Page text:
Answers to Borrowers' Most Common Questions about Refinancing
What is Refinancing?
Mortgage refinancing, in the simplest terms, is getting a brand new mortgage that you use to pay off your current mortgage. It’s true that interest rates are at historic lows, and getting a lower rate is the first goal of refinancing. Which, one way or another, almost always means saving money. But what exactly is going to be different about your new mortgage? What are the reasons to make a change?
How Will Your New Mortgage Be Different?
Below are some of the specific ways refinancing could make your new mortgage different, or better, than your current mortgage.
A lower interest rate — Refinancing is the best way to lower your monthly payments since you’ll pay less interest over the life of the loan.
Smaller monthly payments — In addition to getting a lower rate, a different term or other loan conditions can also contribute to lower monthly payments.
A shorter term — Paying off your loan more quickly may mean monthly payments remain roughly the same, or go a little higher, but you’ll save thousands of dollars in interest payments over the life of the loan.
Switching from an adjustable-rate to a stable fixed-rate loan — Moving to a fixed-rate will help you avoid future monthly payment increases and plan for the future more confidently.
Turning your home equity into cash — Cashing out your home equity can provide the money you need for planned or unexpected expenses.
When Does it Make Sense to Refinance?
Just because you can refinance, should you? No two personal or financial situations are ever the same. The right time and the reasons to refinance are going to be different for everyone.
Below are some real life reasons when refinancing can help.
You Need Some Extra Money
The equity in your home is like any other financial asset. Cash-out refinancing lets you turn your equity into cash to use however you want. You could get a lower interest rate, lower monthly payments, and the money you need without having to take out a second loan, most likely at a higher interest rate. Common reasons people choose cash-out refinancing include:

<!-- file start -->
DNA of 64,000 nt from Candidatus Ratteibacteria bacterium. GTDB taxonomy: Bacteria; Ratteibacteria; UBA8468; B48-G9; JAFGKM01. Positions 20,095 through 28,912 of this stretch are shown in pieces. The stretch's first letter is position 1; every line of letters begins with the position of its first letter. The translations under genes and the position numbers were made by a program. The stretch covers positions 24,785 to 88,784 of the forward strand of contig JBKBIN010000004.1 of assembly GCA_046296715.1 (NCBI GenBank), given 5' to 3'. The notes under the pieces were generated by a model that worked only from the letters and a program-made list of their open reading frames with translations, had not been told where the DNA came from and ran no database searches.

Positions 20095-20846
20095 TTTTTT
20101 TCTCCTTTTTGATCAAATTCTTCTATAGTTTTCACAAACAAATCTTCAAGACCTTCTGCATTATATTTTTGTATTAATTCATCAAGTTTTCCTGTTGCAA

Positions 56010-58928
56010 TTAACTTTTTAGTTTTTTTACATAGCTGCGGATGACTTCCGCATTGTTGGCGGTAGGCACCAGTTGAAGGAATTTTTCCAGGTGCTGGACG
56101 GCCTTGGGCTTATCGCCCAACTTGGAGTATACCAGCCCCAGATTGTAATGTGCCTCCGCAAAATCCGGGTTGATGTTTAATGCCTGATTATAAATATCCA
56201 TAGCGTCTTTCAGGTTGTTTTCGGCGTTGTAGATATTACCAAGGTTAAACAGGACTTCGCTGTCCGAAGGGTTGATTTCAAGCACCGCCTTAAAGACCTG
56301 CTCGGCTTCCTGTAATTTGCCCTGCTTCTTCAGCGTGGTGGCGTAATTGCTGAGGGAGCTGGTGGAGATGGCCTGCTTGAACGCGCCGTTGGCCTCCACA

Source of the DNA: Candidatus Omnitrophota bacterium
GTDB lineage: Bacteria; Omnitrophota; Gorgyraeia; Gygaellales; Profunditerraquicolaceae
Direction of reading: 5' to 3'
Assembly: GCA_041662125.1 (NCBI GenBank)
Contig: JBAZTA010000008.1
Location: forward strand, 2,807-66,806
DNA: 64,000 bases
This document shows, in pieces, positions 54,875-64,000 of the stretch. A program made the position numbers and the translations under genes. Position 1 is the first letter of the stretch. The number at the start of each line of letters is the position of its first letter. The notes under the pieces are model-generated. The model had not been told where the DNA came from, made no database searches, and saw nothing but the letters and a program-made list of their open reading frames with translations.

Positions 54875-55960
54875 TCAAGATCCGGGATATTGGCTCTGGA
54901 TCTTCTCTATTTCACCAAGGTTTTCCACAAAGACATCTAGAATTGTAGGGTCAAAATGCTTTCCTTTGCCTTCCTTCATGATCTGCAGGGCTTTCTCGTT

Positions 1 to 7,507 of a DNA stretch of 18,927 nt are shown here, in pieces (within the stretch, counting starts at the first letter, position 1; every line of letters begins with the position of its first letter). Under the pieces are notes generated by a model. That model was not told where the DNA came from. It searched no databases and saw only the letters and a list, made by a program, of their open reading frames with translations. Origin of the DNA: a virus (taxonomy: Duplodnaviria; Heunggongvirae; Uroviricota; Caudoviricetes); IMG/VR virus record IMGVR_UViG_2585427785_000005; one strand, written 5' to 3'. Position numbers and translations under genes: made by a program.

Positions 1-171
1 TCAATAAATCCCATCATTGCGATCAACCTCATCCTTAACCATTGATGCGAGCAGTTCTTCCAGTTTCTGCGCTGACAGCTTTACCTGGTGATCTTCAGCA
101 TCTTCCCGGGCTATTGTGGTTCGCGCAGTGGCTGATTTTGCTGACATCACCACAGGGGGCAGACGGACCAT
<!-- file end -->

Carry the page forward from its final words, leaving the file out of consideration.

- Paying off a high-interest credit card
- Remodeling or home repairs
- Affording college tuition
- Covering unexpected health care costs
- Creating an emergency fund
- Taking a dream vacation
Your Household Income Has Gone Up
Has a new job, promotion or other event created a regular, long-term increase in your household Income? You could put some of that extra money to work by refinancing to a shorter term, and paying a little extra each month. Not only could you get a lower interest rate, more of your payments can go toward principle, helping you build equity faster and pay off your mortgage sooner. You could also save thousands in interest payments over the life of the loan.
You Could Use Some Help with Home Budgeting
Mortgage payments are a huge monthly expense. Having dozens of other expenses to keep track of can be bewildering. There are a few ways refinancing can help.
- Getting lower monthly payments can give you extra spending money each month to help with expenses.
- If you have an adjustable-rate mortgage, it can be a real shock to your finances and budget plans when your payments change. Refinancing to a stable and predictable fixed-rate loan will make long-term budget planning much easier.
- If you pay mortgage insurance, refinancing could offer a way to reduce or eliminate this expense, freeing up even more money for budgeted expenses.
Your Home Needs Remodeling, Repairs or Updates
If you’re living in an older home you love that’s maybe too small, needs repairs, remodeling or just a little TLC, there are specific renovation refinancing loans that can help. These types of refinancing loans let you roll the costs of the work into your new mortgage. You avoid taking out a separate loan, likely at a higher interest rate. And you’ll still have only one simple monthly payment. Refinancing loans to repair weather-related damage or increase your home’s energy-efficiency are also available.
Your Property Value Has Gone Up
As your property value goes up, your LTV, or “loan-to-value” goes down. Simply put, the LTV is the value of your home compared to how much you still owe on your mortgage. The difference between the two is your equity. As your home’s value goes up, so does your equity. Your monthly payments have also helped increased your equity. What does this have to do with refinancing?
- More equity would give you access to a greater amount of money through cash-out refinancing.
- If you’re paying for mortgage insurance, refinancing may allow you to use your home’s increased value to eliminate that payment altogether.
You’ve had a Change in Your Life or Personal Situation
Buying a home is often one of the biggest decisions we make. A big chunk of our income is dedicated to our monthly mortgage payments. And life is full of surprises. Having a child or sending one off to college. Getting married or divorced. Planning for retirement or having unexpected medical bills. Who knows what’s around the corner? Refinancing offers you freedom and flexibility to respond financially to a wide range of life events.
When it comes to mortgage refinancing, there’s a lot you can do and a lot of reasons why. Contact a PrimeLending loan officer who will help you make the right changes to your mortgage, for all the right reasons.